LOS ANGELES — The “failures” of the nation’s leaders in Washington to make “comprehensive reforms to immigration policy “cut across party lines,” said Archbishop Jose H. Gomez of Los Angeles.

These failures date back to 1986, he said, which was the last time Congress passed immigration reform.

Ahead of the oral arguments on the Deferred Action for Childhood Arrivals taking place Nov. 12 at the U.S. Supreme Court, Gomez said there are “no doubt” constitutional and legal questions “raised by DACA and how it was enacted.”

“But we need to be clear: The fate of these young adults should never have been in the courts in the first place,” the archbishop wrote in a Nov. 6 column in the Angelus, online news outlet of the Los Angeles Archdiocese. “And it would not be, if our leaders in Washington would simply set aside their political interests and come together to fix our nation’s broken immigration system.”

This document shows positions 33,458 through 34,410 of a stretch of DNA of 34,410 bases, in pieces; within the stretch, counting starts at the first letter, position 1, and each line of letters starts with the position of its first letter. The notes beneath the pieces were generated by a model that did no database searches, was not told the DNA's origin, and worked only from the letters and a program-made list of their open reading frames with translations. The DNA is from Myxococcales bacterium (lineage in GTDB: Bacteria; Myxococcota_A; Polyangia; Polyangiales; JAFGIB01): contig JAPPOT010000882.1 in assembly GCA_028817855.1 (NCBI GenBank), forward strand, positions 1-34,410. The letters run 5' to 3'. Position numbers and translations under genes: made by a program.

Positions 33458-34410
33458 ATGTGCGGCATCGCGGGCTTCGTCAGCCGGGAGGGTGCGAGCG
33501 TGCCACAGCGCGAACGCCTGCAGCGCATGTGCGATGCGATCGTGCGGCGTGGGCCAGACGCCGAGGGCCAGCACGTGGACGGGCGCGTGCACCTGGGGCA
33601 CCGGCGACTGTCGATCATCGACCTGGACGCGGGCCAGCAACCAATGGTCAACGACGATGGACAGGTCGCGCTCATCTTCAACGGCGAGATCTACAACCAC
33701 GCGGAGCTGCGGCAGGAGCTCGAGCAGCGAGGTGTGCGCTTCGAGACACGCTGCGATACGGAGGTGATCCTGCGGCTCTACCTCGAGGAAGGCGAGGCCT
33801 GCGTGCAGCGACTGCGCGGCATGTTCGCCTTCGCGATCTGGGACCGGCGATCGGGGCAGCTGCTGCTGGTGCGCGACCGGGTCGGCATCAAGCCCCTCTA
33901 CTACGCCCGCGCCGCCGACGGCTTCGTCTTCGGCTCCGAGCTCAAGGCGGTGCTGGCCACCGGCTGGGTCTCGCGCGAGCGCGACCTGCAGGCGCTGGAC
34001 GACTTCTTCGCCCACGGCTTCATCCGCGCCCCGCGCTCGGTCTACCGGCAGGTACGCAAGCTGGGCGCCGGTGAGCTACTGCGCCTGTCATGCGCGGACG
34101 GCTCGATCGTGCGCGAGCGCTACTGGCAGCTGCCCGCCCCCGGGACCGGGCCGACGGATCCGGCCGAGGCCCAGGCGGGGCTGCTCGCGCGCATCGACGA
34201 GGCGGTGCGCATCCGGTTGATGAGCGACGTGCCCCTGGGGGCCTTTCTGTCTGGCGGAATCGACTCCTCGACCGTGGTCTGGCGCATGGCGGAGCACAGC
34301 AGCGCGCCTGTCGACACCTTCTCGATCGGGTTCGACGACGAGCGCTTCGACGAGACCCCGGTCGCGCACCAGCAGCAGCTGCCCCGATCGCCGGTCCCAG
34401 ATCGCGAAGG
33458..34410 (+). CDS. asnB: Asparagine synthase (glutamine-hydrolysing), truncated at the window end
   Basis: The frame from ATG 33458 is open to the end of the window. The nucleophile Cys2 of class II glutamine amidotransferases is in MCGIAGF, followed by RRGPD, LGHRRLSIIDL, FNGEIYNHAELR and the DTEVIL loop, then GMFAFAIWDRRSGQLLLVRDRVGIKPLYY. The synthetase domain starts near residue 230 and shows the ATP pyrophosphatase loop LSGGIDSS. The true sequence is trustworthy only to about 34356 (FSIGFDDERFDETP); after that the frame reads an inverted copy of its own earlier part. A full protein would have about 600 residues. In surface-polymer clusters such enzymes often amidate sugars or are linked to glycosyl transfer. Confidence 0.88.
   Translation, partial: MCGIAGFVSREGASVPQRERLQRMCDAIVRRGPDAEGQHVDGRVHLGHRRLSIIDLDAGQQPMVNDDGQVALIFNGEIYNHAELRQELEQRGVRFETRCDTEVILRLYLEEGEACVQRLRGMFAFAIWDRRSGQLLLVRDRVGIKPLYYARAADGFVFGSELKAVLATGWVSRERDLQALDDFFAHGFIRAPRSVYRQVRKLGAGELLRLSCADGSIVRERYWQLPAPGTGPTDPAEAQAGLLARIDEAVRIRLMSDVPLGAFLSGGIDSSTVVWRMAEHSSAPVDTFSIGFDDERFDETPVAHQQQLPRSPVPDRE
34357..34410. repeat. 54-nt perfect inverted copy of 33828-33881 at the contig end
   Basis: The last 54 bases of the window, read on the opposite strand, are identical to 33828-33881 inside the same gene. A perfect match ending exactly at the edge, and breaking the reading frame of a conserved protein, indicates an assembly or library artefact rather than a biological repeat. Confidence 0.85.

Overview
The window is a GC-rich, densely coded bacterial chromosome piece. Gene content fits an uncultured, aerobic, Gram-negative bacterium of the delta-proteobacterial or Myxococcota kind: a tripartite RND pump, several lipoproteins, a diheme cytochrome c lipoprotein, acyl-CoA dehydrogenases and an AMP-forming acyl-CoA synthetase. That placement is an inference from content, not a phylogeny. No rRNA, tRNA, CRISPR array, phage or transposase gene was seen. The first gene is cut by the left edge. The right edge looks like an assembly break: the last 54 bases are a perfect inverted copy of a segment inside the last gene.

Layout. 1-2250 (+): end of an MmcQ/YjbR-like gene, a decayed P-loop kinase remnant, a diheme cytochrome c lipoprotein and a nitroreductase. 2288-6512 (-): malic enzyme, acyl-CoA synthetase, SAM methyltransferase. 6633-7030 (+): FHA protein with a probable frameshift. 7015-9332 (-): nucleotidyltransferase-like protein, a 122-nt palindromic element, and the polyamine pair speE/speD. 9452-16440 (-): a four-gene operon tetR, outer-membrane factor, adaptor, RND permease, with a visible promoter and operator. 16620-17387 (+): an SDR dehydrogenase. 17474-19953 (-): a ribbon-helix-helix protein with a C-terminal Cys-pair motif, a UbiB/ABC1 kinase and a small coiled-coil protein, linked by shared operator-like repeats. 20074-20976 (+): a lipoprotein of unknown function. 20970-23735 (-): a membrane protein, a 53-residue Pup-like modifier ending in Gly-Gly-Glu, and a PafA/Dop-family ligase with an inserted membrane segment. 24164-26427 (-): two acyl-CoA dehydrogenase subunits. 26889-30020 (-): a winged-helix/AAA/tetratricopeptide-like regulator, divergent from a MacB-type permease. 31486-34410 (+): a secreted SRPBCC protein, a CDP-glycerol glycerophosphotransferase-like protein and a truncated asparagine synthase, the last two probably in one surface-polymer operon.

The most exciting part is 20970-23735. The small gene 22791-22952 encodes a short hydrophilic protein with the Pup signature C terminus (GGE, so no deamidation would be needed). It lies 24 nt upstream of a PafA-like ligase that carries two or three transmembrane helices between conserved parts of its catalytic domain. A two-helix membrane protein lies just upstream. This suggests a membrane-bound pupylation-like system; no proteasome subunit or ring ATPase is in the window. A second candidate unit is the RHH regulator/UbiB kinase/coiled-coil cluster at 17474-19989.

DACA was established by President Barack Obama’s executive order in 2012, and President Donald Trump ordered an end to the program in 2017. Several legal challenges to this order have resulted in a consolidation of three DACA cases now before the high court.

“Our nation made a promise to these ‘Dreamers,'” Gomez wrote. “We have a moral obligation. It is time for the president and Congress to honor that promise and live up to this obligation.”

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